At first thought you might try the below:
ActiveRecord::Schema.create_table :articles, :id=>false do |t| t.column :title, :string end
You pass in :id=>false because that tells ActiveRecord that you don’t want ActiveRecord::Schema to create or set a field for your primary key. So you plug into your application code that actually relies on your new table:
class Article < ActiveRecord::Base end Article.create :title=>"Test Article"
You get an ActiveRecord::StatementInvalid error stating that relation “articles_id_seq” doesn’t exist? What gives?
The first problem is that since you told ActiveRecord::Schema not to create or set a primary key field, you don’t have one. ActiveRecord (and thus Rails) relies on having a primary key.
To fix this you’d simply modify your original code to look like:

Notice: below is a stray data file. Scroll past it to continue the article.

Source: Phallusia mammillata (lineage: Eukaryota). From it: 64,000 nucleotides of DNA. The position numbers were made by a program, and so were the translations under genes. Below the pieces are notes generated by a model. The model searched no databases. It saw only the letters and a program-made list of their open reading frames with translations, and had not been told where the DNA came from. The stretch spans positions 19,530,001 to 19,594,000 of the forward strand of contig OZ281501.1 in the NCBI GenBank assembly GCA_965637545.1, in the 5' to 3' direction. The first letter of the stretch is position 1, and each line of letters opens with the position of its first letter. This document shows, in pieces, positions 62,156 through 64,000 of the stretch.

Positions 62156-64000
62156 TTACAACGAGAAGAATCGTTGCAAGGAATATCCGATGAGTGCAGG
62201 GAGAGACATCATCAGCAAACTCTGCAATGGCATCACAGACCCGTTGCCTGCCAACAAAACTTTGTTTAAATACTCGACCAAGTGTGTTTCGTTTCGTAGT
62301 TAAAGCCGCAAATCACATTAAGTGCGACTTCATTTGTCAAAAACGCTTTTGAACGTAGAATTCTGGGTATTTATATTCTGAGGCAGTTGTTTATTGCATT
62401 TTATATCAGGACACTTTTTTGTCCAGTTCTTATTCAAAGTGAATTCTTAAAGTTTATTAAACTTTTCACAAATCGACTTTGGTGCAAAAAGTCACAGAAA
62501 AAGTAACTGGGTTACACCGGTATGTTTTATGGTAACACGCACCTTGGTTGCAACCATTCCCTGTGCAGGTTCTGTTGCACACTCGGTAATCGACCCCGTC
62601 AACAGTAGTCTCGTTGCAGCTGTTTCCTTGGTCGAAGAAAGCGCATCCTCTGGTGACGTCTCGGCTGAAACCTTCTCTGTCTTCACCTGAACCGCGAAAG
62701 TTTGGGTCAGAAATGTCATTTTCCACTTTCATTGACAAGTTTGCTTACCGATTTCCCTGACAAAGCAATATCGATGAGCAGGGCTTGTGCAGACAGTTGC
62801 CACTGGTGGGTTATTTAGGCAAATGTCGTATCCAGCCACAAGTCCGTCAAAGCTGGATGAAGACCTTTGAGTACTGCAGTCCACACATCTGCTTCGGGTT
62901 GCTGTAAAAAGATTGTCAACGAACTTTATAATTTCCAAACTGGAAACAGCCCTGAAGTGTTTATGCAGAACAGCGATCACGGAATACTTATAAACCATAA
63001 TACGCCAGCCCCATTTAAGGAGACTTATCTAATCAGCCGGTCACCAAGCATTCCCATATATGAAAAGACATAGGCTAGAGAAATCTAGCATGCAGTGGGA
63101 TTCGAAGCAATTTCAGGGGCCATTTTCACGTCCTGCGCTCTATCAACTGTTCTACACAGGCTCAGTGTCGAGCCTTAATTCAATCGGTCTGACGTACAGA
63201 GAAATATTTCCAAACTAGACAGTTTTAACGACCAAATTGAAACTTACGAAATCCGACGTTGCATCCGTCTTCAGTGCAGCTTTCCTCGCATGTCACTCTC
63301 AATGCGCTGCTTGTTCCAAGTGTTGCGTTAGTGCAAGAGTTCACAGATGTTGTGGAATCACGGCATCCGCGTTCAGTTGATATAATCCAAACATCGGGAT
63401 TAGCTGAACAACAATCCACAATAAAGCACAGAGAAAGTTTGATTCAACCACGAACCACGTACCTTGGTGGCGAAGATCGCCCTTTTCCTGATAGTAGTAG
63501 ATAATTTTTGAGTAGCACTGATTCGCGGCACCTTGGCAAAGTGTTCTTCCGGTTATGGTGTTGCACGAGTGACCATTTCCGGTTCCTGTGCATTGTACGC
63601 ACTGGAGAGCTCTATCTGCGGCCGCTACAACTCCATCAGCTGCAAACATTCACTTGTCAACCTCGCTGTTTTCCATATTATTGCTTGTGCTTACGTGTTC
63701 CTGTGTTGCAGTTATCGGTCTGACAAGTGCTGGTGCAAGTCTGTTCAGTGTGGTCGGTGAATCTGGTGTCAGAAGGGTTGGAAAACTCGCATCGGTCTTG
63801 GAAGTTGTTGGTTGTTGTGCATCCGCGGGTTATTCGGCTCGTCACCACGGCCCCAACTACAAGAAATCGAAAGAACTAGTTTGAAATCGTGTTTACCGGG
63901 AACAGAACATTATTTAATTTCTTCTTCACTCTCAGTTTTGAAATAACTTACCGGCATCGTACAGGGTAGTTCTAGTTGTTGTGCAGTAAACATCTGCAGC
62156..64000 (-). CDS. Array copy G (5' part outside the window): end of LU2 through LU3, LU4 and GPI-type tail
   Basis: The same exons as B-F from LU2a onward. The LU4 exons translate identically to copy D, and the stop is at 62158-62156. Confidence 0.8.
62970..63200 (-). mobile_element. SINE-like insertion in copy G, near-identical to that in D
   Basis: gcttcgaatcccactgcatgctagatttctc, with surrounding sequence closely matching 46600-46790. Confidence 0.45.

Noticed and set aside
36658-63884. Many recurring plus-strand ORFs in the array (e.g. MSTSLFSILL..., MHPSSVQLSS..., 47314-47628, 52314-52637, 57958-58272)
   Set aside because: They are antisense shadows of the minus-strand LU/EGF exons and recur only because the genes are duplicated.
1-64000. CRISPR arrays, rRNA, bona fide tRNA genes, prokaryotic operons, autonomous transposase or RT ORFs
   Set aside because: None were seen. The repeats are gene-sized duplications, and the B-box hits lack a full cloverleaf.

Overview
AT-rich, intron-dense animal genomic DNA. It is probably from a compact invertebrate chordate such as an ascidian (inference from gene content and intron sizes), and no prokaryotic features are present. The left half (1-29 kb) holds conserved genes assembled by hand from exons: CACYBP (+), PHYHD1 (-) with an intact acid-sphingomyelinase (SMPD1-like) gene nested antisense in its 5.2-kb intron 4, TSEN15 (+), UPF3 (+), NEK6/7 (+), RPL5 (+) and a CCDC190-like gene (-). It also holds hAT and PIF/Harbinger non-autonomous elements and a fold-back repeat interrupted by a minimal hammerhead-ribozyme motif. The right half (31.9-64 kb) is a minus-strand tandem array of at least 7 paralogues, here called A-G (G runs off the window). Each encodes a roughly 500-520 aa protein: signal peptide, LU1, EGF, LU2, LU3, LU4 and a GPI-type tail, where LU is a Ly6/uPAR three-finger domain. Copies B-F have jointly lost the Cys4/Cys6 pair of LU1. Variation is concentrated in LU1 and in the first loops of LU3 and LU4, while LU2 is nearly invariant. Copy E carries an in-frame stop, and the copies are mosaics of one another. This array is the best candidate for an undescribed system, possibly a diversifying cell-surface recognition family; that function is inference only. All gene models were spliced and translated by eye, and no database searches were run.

ActiveRecord::Schema.create_table :articles, :id=>false, :primary_key=>'aid' do |t| t.column :aid, :serial t.column :title, :string end class Article < ActiveRecord::Base set_primary_key 'aid' end
And now everything works!
You may notice that we use the column type serial instead of integer. This is because PostgreSQL is capable of handling auto incrementing integers and ActiveRecord expects it to unless you give it another way of handling unique primary keys (which is a topic for another post).
PostgreSQL does this with sequences, by using the serial (or even bigserial) column types you hint to PostgreSQL to automatically handle the creation of those sequences.
- Click “here”:http://www.postgresql.org/docs/8.1/static/sql-createsequence.html for information sequences in PostgreSQL 8.1
- Click “here”:http://www.postgresql.org/docs/8.1/static/datatype.html for information on data types in PostgreSQL 8.1
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